Greek clarinetist Nicholas Oeconamacos, who had performed under John Philip Sousa and the Seattle Symphony conductor Homer Hadley, returned to Seattle during the Great Depression to play for change on the street. Federal and regional funding also provided assistance for unemployed musicians, and the City Council sponsored outdoor concert series in the parks as one way to employ musicians. (Seattle PI photograph, 1931, courtesy of the Museum of History and Industry)
Bands playing popular music in clubs and dancehalls also struggled in the early 1930s, but with the end of prohibition in 1933, going to clubs became very popular for those who could afford it. As Jazz evolved into Swing Jazz, dancing became the rage. Jackson Street, the heart of Seattle’s black community, was also the heart of the region’s Jazz scene. Local bands played the Jackson Street clubs and attracted mixed black and white audiences, while touring big bands found larger venues downtown where only whites were allowed.

As it was in the rest of the country, the Depression-era arts in Washington State both chronicled people’s experiences and gave voice to a particular vision, born of economic crisis, of social change and renewal. The combination of federal arts funding through the New Deal and the stimulation of social movements for civil rights, industrial unionism, and social reform created a new cultural environment, new forms of art, changed understandings of community and individual social roles, and a collapse of distinctions between art, culture, and politics.

Copyright (c) 2009, Jessie Kindig

Next: Visual Arts in the Great Depression

Click on the links below to read illustrated research reports on culture and the arts during Washington's Depression.


Ronald Ginther Watercolors

Ginther produced more than 80 paintings. They are a unique resource, depicting the rough life of Hoovervilles and homeless men, of jails and soup kitchens, unemployed demonstrations and police attacks, strikes and radical protests.

The Power of Art and the Fear of Labor: Seattle's Production of Waiting for Lefty in 1936, by Selena Voelker

The Jameses founded the Seattle Repertory Playhouse and played a crucial role in the development of the Federal Theatre Project in the state, as well as reimagining the role of theatre in Washington.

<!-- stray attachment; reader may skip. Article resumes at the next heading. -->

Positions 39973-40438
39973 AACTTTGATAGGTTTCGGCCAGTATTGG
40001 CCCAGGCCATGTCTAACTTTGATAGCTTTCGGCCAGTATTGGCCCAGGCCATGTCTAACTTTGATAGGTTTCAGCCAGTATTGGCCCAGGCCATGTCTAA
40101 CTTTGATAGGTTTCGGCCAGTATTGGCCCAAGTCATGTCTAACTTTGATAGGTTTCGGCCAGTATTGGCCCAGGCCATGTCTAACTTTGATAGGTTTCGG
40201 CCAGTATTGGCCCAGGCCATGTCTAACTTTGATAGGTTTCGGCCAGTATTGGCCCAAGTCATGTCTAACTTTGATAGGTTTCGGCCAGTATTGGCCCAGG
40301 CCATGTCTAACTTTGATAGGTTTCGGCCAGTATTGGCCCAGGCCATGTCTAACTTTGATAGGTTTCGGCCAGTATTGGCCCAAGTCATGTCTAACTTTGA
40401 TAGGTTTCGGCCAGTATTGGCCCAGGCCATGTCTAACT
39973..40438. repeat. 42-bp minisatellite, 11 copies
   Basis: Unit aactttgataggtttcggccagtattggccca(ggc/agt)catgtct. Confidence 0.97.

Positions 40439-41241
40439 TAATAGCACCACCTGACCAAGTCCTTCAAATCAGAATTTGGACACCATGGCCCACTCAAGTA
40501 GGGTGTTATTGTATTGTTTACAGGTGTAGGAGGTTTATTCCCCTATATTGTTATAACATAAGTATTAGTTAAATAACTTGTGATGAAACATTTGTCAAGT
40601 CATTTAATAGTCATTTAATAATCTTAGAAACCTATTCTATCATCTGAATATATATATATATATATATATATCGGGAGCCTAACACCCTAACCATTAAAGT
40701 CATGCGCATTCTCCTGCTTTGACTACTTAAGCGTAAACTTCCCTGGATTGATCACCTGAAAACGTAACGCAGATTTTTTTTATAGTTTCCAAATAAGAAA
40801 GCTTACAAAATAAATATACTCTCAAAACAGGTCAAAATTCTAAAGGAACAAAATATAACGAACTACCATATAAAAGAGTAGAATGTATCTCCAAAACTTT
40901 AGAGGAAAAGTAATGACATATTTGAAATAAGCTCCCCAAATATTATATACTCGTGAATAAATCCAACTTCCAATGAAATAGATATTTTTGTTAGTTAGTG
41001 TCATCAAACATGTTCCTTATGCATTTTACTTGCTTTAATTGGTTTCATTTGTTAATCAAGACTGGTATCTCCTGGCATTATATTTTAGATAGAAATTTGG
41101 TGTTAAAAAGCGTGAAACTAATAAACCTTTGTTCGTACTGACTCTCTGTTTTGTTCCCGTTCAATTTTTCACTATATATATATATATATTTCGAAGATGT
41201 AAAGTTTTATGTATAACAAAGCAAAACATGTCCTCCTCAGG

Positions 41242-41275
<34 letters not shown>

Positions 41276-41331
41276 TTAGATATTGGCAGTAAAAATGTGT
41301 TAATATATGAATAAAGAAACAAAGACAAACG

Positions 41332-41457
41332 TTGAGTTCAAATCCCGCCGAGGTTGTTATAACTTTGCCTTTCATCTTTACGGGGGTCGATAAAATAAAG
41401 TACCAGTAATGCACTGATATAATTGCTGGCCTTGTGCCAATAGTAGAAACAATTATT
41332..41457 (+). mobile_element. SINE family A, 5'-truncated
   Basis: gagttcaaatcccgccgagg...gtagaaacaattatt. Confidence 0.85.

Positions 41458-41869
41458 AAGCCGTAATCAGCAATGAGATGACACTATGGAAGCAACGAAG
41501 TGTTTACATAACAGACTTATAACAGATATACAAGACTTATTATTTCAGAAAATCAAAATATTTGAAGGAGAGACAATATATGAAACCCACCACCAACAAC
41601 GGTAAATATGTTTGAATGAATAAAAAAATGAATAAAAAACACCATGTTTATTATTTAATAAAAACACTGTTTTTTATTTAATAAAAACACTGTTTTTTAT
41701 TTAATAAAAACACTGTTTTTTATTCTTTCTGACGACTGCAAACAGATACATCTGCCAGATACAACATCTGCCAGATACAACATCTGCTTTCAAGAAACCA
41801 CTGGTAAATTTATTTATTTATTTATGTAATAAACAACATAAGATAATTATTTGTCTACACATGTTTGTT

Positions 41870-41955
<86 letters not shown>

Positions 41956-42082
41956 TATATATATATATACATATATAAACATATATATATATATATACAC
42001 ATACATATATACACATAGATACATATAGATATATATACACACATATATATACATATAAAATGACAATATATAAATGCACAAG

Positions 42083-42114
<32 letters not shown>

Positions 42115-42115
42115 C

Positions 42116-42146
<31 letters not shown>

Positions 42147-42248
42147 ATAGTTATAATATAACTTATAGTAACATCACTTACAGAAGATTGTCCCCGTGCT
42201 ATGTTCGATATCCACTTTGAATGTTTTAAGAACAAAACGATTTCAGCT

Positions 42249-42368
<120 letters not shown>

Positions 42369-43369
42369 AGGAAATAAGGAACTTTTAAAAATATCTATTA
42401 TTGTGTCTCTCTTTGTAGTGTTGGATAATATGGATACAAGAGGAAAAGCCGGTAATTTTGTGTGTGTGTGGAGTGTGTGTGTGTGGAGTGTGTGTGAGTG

Escape to the Movies: Seattle Cinema in the Great Depression, by Andrea Kaufman

Movie houses found a variety of ways to bring people to the cinema during the Depression, from special bargain nights and promotions to new escapistf film genres.

When Hollywood Went to Washington: Film's Golden Age in the Evergreen State by Zachary Keeler

Hollywood and Washington State formed a mutually beneficial relationship during the 1930s, as Hollywood films brought tourism and job opportunities to Washington and used its settings to portray the Alaskan Yukon or to stand in for the rural West.

Jazz on Jackson Street: The Birth of a Multiracial Musical Community in Seattle, by Kaegan Faltys-Burr

Seattle's jazz scene flourished in the 1920s and 1930s, particularly in the multiracial neighborhood culture of the Central District and Jackson St.

Dorothea Lange essay series:

Social Documentary photography Dorothea Lange visited Washington's Yakima Valley in 1939 to chronicle rural farm life and migrant families during the Depression.

• Part 1: Dorothea Lange's Social Vision: Photography and the Great Depression, by Emily Yoshiwara
• Part 2: Dorothea Lange in the Yakima Valley: Rural Poverty and Photography, by Stephanie Whitney

Dorothea Lange's Yakima Valley Photograph Gallery
Richard Correll and the Woodcut Graphics of the Voice of Action, by Brian Grijalva

Seattle's Communist Party newspaper relied on woodcut artist Richard Correll for many of its illustrations. Correll art was stark and unforgettable. He could narrate a strike or detail a militant political position in a single 4 inch by 5 inch image.

The 1932 Seattle Sports Scene: Helping the Emerald City through Hard Times, by Brian Harris